Teacher Stipend: $200

Teachers participating in the “Genius Hour” track will learn how to guide students through the process of identifying and carrying out STEM-based community-engagement projects that are driven by students’ own interests and curiosity. You will learn to mentor students as they select their inspiration, focus their goal-driven project, pitch their project, implement the project, and present their results to an authentic audience. This approach will connect students’ passion to STEM fields and careers, making STEM personal and mission driven. You will attend 2 days of face to face training followed by a 4-week online community of practice. In the community facilitators and peers will share example projects, inspirational ideas, and plans for implementing genius hour. In late January, you will come back to Columbia for one additional day of PD and inspiration before implementing the project with your students.

Reserve Your Seat: To reserve a seat for this opportunity, fill out this form.

Seats are limited so sign up today!

For additional information contact: chaffinc@emints.org

2016

New Prices! New courses! Register Dec 7 for eLearning Courses

New Prices! New courses! Register Dec 7

eMINTS eLearning for Educators is about to get even better.

1611-w17-el4e-re-opens-soon-585x280We’re reducing the price of our facilitated courses to $99. That’s more than fifty percent off the previous price. 

 As part of the eMINTS National Center and the University of Missouri College of Education, our mission is to deliver high-quality, research-based, and low-cost professional development for educators.

 We think $99 for high-quality, facilitated professional development is a tremendous value that is hard to beat.

 We’re introducing more new courses, including courses about design learning, PBL, and computational thinking.

 Our spring courses will include the following:

  • Design Thinking in the Classroom
  • Empowering Learners with PBL
  • Innovative Teacher Leaders in the Digital Age
  • ELLs in the Mainstream Classroom
  • Recognizing Students with Dyslexia and Other Related Disorders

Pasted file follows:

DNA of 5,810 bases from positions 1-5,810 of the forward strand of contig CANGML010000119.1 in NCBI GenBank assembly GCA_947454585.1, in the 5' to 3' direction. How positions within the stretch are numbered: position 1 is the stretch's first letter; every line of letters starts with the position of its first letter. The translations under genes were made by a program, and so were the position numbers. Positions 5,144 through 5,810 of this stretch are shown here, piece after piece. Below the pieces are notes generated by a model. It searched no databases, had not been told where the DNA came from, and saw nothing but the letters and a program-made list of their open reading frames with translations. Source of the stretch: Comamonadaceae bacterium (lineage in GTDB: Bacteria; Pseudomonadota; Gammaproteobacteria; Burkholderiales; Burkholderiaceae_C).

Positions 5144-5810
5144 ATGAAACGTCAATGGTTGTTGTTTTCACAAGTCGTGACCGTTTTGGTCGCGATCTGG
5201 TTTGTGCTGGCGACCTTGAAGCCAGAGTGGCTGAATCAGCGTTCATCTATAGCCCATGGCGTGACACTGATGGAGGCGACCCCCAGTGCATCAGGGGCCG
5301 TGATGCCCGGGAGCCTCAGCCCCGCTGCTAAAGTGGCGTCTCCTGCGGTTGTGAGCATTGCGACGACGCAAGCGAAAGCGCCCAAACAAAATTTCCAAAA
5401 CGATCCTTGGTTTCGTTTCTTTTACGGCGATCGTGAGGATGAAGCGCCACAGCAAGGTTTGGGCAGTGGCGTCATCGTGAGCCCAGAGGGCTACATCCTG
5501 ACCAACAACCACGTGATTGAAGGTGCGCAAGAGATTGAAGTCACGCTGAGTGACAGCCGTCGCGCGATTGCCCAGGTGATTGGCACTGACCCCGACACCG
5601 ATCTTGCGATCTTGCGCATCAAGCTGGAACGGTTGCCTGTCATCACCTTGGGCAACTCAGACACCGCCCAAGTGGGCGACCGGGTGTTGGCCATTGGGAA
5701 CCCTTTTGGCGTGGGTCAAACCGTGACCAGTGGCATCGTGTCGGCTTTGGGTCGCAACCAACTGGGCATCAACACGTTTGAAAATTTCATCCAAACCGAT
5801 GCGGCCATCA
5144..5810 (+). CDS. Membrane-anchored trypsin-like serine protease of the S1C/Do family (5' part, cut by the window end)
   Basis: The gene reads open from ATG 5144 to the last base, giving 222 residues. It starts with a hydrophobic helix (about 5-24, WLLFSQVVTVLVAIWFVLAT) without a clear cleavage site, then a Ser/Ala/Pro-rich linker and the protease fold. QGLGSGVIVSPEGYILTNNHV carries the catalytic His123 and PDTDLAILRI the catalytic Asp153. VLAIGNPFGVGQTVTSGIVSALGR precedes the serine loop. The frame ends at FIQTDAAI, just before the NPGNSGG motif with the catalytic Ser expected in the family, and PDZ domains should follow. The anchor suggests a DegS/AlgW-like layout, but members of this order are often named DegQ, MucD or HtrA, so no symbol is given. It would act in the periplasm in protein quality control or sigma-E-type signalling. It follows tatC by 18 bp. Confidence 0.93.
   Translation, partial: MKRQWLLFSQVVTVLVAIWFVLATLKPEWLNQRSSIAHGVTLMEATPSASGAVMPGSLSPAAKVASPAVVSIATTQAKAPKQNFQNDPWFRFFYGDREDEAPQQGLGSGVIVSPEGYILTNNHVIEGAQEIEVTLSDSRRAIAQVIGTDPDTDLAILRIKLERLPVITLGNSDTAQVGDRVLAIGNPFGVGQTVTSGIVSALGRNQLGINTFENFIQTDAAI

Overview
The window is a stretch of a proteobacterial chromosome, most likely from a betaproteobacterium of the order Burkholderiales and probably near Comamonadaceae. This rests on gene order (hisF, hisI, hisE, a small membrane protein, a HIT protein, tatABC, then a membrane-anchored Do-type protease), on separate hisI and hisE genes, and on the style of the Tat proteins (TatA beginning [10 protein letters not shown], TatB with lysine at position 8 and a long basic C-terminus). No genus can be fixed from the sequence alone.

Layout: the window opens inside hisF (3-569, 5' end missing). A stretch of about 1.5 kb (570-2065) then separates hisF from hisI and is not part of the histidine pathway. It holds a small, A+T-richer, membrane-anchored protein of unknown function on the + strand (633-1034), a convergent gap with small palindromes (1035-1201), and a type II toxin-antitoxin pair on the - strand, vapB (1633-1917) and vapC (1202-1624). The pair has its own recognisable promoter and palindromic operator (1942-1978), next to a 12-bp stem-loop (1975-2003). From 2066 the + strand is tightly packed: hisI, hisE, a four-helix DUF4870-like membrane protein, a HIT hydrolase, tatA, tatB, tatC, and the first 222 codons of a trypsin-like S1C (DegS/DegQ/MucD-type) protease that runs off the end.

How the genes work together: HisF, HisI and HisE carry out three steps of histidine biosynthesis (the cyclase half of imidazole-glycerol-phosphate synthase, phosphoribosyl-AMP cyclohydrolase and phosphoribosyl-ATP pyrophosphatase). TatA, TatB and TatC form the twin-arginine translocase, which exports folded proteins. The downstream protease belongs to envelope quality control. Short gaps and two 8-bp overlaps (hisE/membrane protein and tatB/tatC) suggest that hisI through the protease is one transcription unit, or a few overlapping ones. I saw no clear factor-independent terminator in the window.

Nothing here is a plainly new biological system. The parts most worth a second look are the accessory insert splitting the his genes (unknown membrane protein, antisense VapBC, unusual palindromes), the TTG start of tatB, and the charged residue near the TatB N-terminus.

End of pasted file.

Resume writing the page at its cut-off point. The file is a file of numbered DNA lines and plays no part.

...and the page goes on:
• Digital Citizenship
  • Introduction to Computational Thinking

And coming soon:

  • New website
  • New course designs
  • New formats for courses

Registration for spring semester starts Dec 7, 2016. Courses begin February 22, 2017.

Please continue to send us feedback about our courses. We take into consideration every comment and request and often incorporate suggestions into future offerings.

Lein Shory

eMINTS eLearning Program Coordinator

Visit elearningmo.org for more information on the eMINTS eLearning for Educators program. 

STEM Professional Learning Opportunity

Teachers Needed for STEM Professional Learning Opportunity

1611-pathways-stem-coding-genius-hour-sm

Are you a 7th – 12th grade teacher interested in exploring the Genius Hour concept or in introducing your students to coding? A Pathways Project funded by DESE is providing an opportunity to teachers in Central Missouri this Fall.

In December eMINTS will offer an innovative blended professional learning experience.  You may choose from one of two tracks: Genius Hour or Computational Thinking through Game Design.

Where:  Assessment Resource Center (ARC) –  2800 McGuire Blvd, Columbia Missouri 65201 (https://arc.missouri.edu/)

When: December 6 & 7 and 1 day in late January to be scheduled with participants.

Option 1: Coding Track

Teacher Stipend: $200 for course completion + $300 for participation in our NSF-funded study including implementation with students